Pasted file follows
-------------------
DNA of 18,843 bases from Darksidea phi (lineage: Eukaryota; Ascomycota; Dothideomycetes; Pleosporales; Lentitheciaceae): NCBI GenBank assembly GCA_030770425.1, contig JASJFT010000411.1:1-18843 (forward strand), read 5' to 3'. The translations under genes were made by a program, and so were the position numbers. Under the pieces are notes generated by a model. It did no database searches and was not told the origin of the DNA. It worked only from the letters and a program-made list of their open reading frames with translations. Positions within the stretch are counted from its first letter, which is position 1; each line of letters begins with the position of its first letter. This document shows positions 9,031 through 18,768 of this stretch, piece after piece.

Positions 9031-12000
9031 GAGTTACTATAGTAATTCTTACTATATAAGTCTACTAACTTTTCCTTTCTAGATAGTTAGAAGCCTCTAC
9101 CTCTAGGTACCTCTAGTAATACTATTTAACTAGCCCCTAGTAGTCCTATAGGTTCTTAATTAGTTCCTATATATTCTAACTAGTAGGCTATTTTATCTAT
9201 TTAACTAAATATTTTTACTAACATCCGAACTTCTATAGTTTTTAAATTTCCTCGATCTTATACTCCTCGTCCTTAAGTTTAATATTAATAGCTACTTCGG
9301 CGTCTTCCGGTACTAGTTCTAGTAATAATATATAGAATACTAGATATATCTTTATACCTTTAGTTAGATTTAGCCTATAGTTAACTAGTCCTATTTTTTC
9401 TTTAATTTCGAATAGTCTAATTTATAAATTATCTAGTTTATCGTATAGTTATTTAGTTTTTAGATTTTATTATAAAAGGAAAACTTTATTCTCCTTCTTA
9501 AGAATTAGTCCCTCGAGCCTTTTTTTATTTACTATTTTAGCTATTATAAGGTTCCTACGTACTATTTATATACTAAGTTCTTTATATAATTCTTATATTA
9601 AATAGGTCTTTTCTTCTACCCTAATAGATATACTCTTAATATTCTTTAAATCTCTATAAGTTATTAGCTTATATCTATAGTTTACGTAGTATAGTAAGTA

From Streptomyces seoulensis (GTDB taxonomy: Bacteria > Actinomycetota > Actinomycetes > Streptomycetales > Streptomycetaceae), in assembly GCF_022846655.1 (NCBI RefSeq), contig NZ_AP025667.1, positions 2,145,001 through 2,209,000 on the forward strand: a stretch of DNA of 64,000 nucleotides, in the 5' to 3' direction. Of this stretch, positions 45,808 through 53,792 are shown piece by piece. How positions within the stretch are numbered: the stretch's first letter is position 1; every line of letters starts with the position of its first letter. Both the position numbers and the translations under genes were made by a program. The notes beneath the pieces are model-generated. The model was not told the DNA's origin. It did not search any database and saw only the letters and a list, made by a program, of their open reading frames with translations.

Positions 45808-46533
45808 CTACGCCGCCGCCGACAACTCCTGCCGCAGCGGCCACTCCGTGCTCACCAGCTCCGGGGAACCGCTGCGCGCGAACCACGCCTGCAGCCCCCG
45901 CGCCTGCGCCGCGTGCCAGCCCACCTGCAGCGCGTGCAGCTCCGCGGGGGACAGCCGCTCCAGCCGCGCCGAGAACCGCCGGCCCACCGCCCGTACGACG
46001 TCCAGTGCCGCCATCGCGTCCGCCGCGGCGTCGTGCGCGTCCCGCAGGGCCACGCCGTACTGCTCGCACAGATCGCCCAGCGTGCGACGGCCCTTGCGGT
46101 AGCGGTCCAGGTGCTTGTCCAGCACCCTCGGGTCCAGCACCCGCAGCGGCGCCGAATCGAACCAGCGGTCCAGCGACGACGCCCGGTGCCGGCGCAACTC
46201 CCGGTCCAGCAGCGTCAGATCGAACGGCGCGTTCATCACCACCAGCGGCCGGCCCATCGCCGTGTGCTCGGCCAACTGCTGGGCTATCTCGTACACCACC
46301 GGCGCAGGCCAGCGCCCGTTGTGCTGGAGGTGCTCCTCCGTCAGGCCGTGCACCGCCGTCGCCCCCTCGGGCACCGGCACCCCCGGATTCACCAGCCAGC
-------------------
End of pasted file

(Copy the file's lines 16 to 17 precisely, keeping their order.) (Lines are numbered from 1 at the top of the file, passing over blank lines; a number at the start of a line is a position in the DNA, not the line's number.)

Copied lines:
46201 CCGGTCCAGCAGCGTCAGATCGAACGGCGCGTTCATCACCACCAGCGGCCGGCCCATCGCCGTGTGCTCGGCCAACTGCTGGGCTATCTCGTACACCACC
46301 GGCGCAGGCCAGCGCCCGTTGTGCTGGAGGTGCTCCTCCGTCAGGCCGTGCACCGCCGTCGCCCCCTCGGGCACCGGCACCCCCGGATTCACCAGCCAGC